XFS is a journaling filesystem originally developed by SGI for their IRIX operating system. It supports things like extended attributes and ACL, quotas, B+ trees to speed up file lookup in large dirs, fully 64bits filesystem, so supports extremely large partitIons and files.
It also has the option of a realtime sub-volume (still an experimental feature in the linux version). Meaning a special part on the filesystem for data which needs near realtime responses (like when editing large video/multimedia data). The size of these sub-volumes is is currently limited to a maximum of 4 gigabytes.
An XFS filesystem is created by the mkfs.xfs command, simplest use is just:
# mkfs.xfs /dev/hdXX
Where XX is some existing device/partition. But mkfs accepts many tweak options like enabling realtime partition,block sizes, label and the position of the log (can be on a seperate device)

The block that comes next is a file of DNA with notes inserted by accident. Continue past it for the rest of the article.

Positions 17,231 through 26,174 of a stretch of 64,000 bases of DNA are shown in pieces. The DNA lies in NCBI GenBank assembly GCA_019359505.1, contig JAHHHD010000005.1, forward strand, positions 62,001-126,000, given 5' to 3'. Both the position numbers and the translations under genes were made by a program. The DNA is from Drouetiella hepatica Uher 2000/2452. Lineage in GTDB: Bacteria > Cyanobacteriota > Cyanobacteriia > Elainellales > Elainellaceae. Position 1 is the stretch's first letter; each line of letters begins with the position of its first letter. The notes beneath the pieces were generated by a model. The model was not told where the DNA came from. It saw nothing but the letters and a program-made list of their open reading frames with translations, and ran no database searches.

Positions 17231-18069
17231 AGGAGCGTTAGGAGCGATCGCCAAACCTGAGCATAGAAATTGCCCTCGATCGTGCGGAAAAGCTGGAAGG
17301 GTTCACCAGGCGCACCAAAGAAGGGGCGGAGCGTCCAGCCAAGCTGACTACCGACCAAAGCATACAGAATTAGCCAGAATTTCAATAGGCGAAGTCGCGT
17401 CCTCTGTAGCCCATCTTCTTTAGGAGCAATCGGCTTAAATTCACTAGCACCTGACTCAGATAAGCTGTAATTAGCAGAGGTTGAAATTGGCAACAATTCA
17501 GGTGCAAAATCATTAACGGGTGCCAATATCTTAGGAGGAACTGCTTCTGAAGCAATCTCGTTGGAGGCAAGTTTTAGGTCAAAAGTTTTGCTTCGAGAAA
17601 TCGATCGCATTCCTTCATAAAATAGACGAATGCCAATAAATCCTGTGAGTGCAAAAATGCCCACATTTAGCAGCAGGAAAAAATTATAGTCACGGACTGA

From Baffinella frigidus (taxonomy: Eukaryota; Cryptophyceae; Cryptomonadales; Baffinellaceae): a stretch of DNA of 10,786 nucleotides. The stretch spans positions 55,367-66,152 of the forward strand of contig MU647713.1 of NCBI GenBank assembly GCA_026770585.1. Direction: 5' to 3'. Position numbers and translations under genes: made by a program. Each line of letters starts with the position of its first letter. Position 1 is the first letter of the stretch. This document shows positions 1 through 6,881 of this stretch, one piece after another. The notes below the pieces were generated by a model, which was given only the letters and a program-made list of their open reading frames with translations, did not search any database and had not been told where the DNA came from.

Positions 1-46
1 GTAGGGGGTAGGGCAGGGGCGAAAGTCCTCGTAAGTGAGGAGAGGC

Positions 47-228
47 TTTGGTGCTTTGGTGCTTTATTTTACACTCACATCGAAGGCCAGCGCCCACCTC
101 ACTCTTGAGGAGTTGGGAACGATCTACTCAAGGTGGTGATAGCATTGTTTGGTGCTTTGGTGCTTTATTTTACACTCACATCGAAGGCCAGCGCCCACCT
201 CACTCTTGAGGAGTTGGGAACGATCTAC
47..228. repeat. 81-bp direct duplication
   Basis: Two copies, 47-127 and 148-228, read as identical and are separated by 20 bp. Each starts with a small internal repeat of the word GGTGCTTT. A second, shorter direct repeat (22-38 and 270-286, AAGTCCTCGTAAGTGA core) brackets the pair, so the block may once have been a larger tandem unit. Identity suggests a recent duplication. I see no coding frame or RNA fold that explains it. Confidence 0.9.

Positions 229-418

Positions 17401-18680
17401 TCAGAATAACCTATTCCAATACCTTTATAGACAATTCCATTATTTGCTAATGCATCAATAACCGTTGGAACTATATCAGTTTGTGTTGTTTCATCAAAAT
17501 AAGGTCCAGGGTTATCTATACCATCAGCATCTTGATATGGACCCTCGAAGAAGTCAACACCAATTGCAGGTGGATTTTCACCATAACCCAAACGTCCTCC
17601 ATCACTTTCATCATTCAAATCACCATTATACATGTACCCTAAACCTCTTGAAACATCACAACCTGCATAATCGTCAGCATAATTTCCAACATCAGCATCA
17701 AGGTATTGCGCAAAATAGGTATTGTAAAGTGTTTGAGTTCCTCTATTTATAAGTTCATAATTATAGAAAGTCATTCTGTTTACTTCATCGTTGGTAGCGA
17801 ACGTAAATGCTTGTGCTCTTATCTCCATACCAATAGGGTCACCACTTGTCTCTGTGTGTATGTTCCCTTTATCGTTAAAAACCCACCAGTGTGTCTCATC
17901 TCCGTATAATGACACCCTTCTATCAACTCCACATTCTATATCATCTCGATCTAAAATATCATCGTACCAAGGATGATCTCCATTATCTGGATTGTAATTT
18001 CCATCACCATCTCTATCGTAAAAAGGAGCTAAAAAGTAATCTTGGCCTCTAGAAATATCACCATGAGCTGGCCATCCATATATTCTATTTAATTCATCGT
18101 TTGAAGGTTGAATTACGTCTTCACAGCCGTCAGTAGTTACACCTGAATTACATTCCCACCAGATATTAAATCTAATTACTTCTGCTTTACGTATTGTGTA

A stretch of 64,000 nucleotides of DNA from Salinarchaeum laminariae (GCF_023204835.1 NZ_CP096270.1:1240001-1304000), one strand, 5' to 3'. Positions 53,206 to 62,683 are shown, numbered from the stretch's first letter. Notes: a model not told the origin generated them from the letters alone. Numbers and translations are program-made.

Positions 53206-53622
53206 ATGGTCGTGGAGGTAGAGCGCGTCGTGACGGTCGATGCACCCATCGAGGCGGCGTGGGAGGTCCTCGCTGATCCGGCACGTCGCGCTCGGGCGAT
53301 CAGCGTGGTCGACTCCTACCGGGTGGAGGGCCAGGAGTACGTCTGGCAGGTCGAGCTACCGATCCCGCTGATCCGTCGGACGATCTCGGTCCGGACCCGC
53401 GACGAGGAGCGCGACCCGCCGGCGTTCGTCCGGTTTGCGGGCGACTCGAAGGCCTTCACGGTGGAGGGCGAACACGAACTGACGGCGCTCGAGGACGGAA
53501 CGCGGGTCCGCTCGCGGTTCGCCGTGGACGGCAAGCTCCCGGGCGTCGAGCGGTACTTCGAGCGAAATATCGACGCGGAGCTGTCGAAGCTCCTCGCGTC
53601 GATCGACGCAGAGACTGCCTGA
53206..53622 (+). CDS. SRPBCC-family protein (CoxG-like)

An XFS filesystem can be managed by a set of tools (xfs_*, usually available in a package named xfsprogs in your distribution), the most important/useful are:
- xfs_admin -- change certain parameters like the label and UUID
- xfs_check -- scan XFS filesystem for errors, kind of like fsck for XFS
- xfs_copy -- copy or clone XFS filesystem
- xfs_growfs -- expand an existing XFS partition
- xfs_repair -- repair a damaged XFS partition
- xfs_rtcp -- copy a file to a realtime partition on a XFS filesystem
- Project page (oss.sgi.com)